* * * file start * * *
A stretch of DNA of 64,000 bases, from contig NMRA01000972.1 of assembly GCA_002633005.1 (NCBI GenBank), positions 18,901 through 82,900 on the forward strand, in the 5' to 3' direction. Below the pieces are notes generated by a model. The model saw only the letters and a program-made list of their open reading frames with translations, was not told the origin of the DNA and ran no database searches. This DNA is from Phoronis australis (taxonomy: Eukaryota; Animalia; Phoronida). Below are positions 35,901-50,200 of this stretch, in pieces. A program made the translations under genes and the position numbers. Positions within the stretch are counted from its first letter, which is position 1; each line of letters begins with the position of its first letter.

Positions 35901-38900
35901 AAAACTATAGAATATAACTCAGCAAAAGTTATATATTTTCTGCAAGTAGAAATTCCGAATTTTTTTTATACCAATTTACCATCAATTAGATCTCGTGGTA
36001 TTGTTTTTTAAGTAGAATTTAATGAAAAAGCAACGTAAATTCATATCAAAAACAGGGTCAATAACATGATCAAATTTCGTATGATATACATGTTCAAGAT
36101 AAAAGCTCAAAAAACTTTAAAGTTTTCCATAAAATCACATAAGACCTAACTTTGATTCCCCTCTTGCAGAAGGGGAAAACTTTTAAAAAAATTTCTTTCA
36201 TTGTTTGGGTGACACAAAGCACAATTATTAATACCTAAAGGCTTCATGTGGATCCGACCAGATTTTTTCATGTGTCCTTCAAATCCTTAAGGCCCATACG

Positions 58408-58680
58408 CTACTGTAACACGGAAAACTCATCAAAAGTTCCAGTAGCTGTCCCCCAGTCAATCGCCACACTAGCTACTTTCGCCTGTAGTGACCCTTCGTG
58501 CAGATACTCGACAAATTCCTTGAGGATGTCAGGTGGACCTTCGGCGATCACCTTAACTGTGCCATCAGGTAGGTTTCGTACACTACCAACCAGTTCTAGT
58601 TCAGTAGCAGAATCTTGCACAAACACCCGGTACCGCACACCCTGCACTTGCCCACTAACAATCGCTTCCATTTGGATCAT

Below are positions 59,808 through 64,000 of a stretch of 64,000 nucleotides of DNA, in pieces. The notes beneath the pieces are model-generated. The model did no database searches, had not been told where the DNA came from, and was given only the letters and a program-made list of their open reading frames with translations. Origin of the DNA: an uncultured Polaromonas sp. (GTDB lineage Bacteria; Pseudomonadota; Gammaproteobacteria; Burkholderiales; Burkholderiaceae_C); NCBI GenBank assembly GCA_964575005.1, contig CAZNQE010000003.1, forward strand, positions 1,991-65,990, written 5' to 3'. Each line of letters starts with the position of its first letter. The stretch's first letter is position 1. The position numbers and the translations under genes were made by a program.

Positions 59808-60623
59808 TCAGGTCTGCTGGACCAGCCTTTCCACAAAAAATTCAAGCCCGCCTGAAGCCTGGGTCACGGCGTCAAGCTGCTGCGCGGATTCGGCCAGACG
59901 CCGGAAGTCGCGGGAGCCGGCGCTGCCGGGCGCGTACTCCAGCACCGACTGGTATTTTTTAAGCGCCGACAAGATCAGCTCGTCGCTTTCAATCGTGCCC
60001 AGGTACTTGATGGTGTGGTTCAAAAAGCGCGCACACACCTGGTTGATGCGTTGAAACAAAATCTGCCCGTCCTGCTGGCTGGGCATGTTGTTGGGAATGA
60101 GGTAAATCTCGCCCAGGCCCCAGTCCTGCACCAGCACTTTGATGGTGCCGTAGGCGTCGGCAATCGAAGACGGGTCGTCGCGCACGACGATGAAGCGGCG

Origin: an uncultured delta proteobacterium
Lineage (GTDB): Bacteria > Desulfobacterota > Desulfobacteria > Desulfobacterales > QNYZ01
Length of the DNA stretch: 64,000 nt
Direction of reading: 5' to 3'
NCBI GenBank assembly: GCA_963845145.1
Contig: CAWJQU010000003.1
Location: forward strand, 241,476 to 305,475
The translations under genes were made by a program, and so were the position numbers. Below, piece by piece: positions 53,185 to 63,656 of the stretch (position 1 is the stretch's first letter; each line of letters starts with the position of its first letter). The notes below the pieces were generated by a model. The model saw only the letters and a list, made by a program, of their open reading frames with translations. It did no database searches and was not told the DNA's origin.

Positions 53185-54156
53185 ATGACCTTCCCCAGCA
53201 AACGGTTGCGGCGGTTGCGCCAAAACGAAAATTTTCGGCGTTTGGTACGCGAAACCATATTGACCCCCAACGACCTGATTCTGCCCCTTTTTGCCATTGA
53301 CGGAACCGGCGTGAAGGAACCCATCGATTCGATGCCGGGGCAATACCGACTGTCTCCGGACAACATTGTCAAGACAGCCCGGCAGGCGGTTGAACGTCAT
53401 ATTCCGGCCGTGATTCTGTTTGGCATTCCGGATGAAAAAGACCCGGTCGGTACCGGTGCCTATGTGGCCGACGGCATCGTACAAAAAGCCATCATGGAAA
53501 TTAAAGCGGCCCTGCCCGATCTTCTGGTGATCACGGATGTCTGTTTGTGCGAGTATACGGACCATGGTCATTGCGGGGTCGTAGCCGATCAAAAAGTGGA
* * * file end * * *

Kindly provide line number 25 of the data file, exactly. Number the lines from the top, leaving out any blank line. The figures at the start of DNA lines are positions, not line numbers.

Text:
Positions 53185-54156